Randal Thompson's Alleluia was commissioned by Serge Koussevitzky, the Boston Symphony Orchestra conductor at the time, to grace the opening ceremony of the Berkshire Music Center, today Tanglewood. It premiered on July 8, 1940, conducted by Wallace Woodworth (Forbes and Randall 2). Thompson was chosen due to his being an Alumni of Harvard. Students from the university were scheduled to perform at the opening ceremony. Since Thompson had been commissioned to undertake another project, he was not present during the maiden performance. He submitted the work, albeit on the very day of the performance. Wallace would have just 45 minutes to go through the score before taking charge (Schmidt 304). The song has remained the opening theme for Tanglewood every year and is one of the few American choral music pieces that are most frequently performed.
Randal Thompson studied at Harvard where he graduated and later became a longtime member of its faculty. Upon his graduation, he had chosen to operate privately, collaborating with Ernest Bloch. As he developed in his career, he would mold individuals like Richard Wilson, Fredric Rzewski, and Leonard Bernstein who passed through his hands. His dedication to his work and competence was evident in his work and his teaching (Schmidt 307). Looking at Alleluia, one sees a man who focused on precision, relevance, and originality. With just six minutes required for the performance, the piece engages its audience from start to end. To achieve this feat, Thompson needed less than a week.
Thompson created a short acapella choral work with the iterated words Alleluia and the punctuating amen. At the time of its composition, the world's attention was focused on the war in Europe. Randall's composition, therefore, considered that the mood would not be right for a jubilant Alleluia. He thus chose a reflective and quiet piece and employed soft dynamics that were in sync with the somber mood. There is just one fortissimo outburst that occurs towards the end of the piece, perhaps signifying the expected jubilation at the end of the long war (Forbes and Randall 8). The choice of simple harmonies for the entire length of the song and the subtle positioning of chromatic inflections in the background ensured that the piece achieved a unique flavor that it retains to date (Sparger 14).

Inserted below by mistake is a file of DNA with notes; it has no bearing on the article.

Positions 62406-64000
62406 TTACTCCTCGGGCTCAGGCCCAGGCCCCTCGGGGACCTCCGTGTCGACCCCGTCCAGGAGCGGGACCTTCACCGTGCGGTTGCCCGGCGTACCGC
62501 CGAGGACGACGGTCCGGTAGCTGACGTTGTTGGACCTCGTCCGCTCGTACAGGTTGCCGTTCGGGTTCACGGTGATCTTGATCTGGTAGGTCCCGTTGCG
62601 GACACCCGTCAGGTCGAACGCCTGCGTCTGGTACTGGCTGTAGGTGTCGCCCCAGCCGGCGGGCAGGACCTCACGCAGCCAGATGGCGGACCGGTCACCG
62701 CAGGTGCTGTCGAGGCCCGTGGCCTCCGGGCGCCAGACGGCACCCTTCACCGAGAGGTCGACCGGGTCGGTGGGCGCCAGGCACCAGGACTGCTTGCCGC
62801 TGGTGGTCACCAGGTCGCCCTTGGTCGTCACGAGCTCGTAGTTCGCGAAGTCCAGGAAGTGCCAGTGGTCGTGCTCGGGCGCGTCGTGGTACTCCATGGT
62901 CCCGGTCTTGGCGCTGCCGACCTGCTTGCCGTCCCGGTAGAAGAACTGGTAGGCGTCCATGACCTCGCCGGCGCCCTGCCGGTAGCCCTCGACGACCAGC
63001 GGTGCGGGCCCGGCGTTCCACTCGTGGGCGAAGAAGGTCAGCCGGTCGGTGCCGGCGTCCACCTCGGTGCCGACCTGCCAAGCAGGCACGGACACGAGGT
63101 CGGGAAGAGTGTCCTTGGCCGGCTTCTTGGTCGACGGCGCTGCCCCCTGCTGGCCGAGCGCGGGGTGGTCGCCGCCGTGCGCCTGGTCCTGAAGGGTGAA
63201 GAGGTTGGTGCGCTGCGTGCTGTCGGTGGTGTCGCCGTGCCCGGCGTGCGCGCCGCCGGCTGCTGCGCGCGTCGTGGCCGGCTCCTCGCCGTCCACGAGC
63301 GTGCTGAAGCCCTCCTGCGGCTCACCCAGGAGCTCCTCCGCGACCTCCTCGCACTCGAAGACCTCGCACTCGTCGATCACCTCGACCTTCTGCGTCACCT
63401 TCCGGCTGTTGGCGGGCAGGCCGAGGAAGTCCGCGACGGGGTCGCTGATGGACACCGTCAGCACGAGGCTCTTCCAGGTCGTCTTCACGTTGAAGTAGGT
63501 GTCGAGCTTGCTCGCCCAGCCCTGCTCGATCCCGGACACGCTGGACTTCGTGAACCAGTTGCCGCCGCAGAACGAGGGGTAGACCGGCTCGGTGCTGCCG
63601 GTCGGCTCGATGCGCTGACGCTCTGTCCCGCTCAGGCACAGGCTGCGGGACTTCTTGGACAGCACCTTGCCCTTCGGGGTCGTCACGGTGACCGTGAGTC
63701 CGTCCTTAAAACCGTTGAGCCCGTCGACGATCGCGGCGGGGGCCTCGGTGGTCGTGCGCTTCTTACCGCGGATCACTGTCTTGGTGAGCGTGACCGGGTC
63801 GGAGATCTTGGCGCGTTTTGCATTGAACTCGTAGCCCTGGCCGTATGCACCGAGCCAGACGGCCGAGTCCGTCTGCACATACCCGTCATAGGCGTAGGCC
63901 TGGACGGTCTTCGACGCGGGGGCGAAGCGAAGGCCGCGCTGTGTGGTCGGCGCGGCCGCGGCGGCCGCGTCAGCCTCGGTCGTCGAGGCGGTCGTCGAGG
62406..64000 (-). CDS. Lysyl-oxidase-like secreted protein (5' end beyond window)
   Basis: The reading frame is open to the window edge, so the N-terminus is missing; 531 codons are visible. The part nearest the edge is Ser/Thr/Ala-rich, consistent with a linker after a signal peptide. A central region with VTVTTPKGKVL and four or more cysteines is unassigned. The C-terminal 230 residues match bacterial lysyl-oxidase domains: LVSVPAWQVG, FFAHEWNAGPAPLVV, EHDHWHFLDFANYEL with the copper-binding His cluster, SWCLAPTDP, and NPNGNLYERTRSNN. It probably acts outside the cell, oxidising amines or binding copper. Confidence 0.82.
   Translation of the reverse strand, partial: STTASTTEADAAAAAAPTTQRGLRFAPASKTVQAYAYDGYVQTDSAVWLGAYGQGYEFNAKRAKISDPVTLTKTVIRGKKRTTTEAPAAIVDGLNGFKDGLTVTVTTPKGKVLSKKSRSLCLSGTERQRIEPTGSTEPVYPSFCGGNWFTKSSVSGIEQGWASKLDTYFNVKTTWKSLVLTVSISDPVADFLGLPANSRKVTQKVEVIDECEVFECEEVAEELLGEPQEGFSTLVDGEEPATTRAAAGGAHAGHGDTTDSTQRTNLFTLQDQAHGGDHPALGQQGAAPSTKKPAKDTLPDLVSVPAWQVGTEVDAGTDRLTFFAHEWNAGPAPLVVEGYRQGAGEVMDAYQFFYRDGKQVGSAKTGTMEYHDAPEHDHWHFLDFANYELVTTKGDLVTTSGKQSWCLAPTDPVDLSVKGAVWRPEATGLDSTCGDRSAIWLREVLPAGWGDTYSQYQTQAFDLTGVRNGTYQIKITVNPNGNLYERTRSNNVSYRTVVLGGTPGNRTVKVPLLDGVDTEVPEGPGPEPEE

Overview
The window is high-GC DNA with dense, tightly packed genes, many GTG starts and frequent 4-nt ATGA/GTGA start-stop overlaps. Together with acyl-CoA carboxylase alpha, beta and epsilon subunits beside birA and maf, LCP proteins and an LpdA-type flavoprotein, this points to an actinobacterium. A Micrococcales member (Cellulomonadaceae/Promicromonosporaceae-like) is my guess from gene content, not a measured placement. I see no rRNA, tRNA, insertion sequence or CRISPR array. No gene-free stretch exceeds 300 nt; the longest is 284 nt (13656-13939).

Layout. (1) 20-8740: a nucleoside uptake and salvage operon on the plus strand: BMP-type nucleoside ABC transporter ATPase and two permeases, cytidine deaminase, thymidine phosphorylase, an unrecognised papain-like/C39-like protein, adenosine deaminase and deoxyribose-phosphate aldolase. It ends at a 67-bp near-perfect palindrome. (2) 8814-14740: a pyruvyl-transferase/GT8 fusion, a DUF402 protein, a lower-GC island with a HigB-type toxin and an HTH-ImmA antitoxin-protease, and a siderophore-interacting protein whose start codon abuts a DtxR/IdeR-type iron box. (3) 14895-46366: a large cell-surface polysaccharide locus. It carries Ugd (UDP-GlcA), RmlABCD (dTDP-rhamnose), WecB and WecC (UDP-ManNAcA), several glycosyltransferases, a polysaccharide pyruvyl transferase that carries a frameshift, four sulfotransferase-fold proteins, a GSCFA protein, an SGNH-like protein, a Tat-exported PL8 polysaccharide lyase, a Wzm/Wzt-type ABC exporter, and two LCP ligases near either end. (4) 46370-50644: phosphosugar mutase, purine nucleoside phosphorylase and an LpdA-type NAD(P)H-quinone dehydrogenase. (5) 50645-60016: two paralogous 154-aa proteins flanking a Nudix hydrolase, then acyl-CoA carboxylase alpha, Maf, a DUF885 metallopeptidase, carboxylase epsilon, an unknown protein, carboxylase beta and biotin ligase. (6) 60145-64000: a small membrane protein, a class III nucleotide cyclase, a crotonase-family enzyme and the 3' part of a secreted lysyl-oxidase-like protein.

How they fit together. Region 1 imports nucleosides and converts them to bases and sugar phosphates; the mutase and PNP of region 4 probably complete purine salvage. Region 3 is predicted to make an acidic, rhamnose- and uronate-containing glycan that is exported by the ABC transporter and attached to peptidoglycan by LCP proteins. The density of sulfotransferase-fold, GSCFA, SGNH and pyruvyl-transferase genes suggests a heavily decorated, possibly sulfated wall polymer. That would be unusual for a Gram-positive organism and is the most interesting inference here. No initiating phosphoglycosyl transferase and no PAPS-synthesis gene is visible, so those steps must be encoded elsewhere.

After the performance, Thompson admitted that just weeks before his composition, France had fallen to German Nazis, something that had made his heart sink. Alleluia is a Christian worship term used for praise. He wanted to bring out the element of celebration while still taking note of the loss and destruction that was ongoing (Schmidt 308). Subsequently, he came up with an elegantly composed piece whose mystical aura captures the mood of the time traditionally. The piece was positively received and has remained to be identified with Tanglewood opening ceremonies, more than seven decades later.
Thompson was very particular with the effect his piece was intended to achieve. He insisted that the music used in the piece was not to be made to sound joyous (Yarustovsky 124). He compared it to the Biblical writings in the book of Job indicating that what the Lord had given, he had taken back and for that, the Lord needed to be blessed (Forbes and Randall 10). These words were consistent with the events of the war where sons were lost, but hope remained alive. For its simplicity, brevity, and precision in capturing the mood, it has stayed revered.
Forbes, Elliot, and Randall Thompson. "The Music of Randall Thompson." The Musical Quarterly 35.1 (1949): 1-25. Retrieved from: https://www.jstor.org/stable/pdf/739577.pdf
Schmidt, Carl B. "The Unknown Randall Thompson:" Honkytonk Tunesmith, Broadway Ivory-Tickler." American Music (2009): 302-326. Retrieved from: https://www.jstor.org/stable/pdf/25602280.pdf
Sparger, A. Dennis. "A study of selected choral works of Randall Thompson." (1965). Retrieved from: https://thekeep.eiu.edu/cgi/viewcontent.cgi?article=5300&context=theses
Yarustovsky, Boris. "Journey to America." Journal of Research in Music Education 10.2 (1962): 121-128. Retrieved from: https://www.jstor.org/stable/pdf/3343995.pdf
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